|Publication number||US6867706 B2|
|Application number||US 09/945,893|
|Publication date||Mar 15, 2005|
|Filing date||Sep 4, 2001|
|Priority date||Sep 4, 2001|
|Also published as||CA2453010A1, CA2453010C, US20030043694|
|Publication number||09945893, 945893, US 6867706 B2, US 6867706B2, US-B2-6867706, US6867706 B2, US6867706B2|
|Inventors||Herman D. Collette|
|Original Assignee||Herman D. Collette|
|Export Citation||BiBTeX, EndNote, RefMan|
|Patent Citations (3), Referenced by (12), Classifications (10), Legal Events (2)|
|External Links: USPTO, USPTO Assignment, Espacenet|
The present invention relates generally to the field of measuring while drilling (MWD) systems, and, more particularly, to a system which provides repeated, cyclic pressure oscillations in the transmission of data from borehole sensors to receivers at the surface.
Remotely operated sensor packages have been used during the drilling of wells for a number of years. These packages are commonly found in drilling applications where information such as the inclination, azimuth, and various logging sensor measurements of the well are of interest.
During well drilling operations, drilling fluid, known in the art as drilling mud, is typically pumped down through the drill pipe and then through the drill bit to clean, lubricate, and cool the bit. The drilling fluid then returns to the surface by way of the annulus between the drill pipe and the bore hole or casing, where the drilling mud is cleaned of cuttings so that the drilling fluid can be re-used.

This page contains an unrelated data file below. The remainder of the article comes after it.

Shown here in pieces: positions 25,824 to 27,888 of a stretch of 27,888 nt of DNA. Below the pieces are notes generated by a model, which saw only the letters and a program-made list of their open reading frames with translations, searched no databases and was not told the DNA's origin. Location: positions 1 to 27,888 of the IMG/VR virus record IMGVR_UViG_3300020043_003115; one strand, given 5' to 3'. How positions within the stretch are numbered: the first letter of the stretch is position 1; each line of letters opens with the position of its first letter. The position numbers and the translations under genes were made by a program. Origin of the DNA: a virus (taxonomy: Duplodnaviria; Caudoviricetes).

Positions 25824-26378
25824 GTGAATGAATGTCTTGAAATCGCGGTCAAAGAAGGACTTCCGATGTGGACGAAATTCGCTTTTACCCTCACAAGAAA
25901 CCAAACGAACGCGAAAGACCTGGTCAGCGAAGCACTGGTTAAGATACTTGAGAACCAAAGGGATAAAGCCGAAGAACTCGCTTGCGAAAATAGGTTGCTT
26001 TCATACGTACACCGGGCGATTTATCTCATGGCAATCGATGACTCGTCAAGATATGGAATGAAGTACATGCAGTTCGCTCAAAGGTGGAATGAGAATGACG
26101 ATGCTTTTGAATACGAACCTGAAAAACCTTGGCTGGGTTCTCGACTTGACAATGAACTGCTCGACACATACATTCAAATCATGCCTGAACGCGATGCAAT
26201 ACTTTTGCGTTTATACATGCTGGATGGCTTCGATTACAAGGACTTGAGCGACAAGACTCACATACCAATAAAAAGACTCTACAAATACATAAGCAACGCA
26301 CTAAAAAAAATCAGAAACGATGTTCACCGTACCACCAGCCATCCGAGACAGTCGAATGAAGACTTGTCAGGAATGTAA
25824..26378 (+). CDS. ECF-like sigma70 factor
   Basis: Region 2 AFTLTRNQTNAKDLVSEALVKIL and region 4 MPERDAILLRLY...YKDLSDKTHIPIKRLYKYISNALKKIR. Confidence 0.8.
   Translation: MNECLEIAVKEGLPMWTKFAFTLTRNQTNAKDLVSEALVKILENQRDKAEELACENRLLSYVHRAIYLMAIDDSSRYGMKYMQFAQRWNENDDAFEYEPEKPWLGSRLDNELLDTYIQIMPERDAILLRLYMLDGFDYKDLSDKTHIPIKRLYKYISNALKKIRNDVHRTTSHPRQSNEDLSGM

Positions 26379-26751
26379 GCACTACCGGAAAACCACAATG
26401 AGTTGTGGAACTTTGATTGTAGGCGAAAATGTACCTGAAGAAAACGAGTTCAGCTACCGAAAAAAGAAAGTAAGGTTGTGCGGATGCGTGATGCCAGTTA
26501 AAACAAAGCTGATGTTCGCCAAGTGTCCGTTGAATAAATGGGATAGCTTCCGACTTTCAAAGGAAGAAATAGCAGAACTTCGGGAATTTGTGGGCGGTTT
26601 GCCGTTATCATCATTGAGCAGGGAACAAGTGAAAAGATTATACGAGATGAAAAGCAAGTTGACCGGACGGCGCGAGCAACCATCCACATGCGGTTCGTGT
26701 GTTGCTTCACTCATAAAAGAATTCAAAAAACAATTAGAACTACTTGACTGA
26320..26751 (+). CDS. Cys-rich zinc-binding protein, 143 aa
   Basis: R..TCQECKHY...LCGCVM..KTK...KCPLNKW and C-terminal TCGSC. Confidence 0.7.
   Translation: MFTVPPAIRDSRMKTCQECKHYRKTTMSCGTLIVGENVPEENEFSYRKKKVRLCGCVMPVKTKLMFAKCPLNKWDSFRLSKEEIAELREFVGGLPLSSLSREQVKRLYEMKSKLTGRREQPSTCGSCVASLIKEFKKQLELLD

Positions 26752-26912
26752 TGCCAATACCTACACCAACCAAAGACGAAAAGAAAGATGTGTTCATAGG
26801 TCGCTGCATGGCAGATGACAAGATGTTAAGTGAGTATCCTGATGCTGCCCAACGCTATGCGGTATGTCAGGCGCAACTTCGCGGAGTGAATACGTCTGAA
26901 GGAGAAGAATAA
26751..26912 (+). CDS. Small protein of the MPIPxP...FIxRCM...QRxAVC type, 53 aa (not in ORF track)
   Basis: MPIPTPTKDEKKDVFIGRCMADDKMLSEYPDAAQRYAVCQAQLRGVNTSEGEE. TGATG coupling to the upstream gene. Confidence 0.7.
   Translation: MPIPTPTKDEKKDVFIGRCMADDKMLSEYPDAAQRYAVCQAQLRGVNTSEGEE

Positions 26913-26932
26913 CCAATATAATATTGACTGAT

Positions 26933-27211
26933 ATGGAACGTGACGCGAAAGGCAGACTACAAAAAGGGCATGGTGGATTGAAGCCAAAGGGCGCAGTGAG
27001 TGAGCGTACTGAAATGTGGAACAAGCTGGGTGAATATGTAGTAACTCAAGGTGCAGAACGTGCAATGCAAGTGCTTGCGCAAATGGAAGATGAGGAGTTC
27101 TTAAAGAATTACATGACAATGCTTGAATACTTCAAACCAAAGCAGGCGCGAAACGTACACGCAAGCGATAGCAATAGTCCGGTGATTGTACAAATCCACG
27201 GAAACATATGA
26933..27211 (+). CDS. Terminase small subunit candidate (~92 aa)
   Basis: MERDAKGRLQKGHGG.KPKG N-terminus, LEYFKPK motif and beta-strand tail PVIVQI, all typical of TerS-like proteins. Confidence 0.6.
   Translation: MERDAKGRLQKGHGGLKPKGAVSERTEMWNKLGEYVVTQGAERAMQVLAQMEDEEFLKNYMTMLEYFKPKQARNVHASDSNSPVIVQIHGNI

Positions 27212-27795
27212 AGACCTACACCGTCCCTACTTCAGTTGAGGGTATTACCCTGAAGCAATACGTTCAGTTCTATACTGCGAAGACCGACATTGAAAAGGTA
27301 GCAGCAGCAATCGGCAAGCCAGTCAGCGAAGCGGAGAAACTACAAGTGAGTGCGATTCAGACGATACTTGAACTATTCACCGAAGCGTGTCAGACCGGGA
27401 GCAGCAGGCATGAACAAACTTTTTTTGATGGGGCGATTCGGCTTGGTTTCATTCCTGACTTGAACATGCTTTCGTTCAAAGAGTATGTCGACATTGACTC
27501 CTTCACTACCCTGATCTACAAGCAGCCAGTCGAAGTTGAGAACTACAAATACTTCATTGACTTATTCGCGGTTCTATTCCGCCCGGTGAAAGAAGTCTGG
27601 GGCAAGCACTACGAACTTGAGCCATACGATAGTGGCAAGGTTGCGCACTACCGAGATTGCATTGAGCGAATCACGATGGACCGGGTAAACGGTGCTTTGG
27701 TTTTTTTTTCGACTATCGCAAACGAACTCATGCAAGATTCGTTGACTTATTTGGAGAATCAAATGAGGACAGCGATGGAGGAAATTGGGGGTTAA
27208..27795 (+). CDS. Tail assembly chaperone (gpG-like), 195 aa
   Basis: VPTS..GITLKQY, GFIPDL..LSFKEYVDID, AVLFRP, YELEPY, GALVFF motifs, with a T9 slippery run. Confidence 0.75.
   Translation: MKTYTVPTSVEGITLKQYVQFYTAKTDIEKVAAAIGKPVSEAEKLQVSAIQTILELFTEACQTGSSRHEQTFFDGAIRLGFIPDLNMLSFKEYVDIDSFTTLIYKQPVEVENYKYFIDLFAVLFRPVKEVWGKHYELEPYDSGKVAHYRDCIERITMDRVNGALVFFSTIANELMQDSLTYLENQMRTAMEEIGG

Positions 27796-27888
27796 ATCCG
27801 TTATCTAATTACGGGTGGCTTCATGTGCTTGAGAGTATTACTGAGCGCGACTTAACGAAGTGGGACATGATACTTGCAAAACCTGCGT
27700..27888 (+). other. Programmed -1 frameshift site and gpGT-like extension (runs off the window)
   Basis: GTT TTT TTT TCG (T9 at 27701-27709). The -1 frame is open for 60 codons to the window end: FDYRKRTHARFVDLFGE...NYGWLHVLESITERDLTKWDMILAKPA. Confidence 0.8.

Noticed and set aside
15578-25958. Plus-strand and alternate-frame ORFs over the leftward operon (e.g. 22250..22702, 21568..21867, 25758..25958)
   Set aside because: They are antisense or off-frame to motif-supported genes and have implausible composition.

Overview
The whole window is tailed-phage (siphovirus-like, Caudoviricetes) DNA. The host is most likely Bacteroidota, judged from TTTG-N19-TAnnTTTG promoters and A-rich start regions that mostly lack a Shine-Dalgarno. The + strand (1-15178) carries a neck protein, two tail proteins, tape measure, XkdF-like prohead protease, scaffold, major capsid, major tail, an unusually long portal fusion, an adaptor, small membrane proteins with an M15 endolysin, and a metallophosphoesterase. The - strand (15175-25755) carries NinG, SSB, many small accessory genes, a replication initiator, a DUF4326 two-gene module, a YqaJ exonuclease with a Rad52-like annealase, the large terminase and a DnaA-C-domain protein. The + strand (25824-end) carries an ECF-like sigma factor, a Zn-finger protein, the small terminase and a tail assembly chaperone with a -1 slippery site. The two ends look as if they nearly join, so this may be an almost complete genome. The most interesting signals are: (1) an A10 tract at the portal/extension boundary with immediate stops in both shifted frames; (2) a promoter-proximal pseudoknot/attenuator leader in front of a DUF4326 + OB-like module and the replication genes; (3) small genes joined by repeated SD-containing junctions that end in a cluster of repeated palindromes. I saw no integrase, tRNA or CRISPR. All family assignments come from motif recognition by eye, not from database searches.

As early as 1942, it was established that the flowing drilling fluid could be used as a transmission medium for data developed down hole during drilling operations, thus the origin of the term “measuring while drilling”. To transmit information, a device was created that varied the pressure of the drilling fluid in the drill pipe by placing an orifice in the drill string and inserting a poppet into the orifice to form a “pulser”. By repeated insertion and removal of the poppet, a series of pressure increases was created in the drilling fluid that could be detected at the surface and used to convey information. Unfortunately, these pressure increases were of relatively low frequency, generally resulting in a pressure pulse with a rise time of 20-200 milliseconds, a duration of 0.25 to 3 seconds, and a fall time of 20-200 milliseconds. The resulting spectral content of the pulses created down hole was concentrated at frequencies below 20 Hz with the centroid of spectral energy below 3 Hz, and a peak energy centered in the range of 0.1 to 1.5 Hz.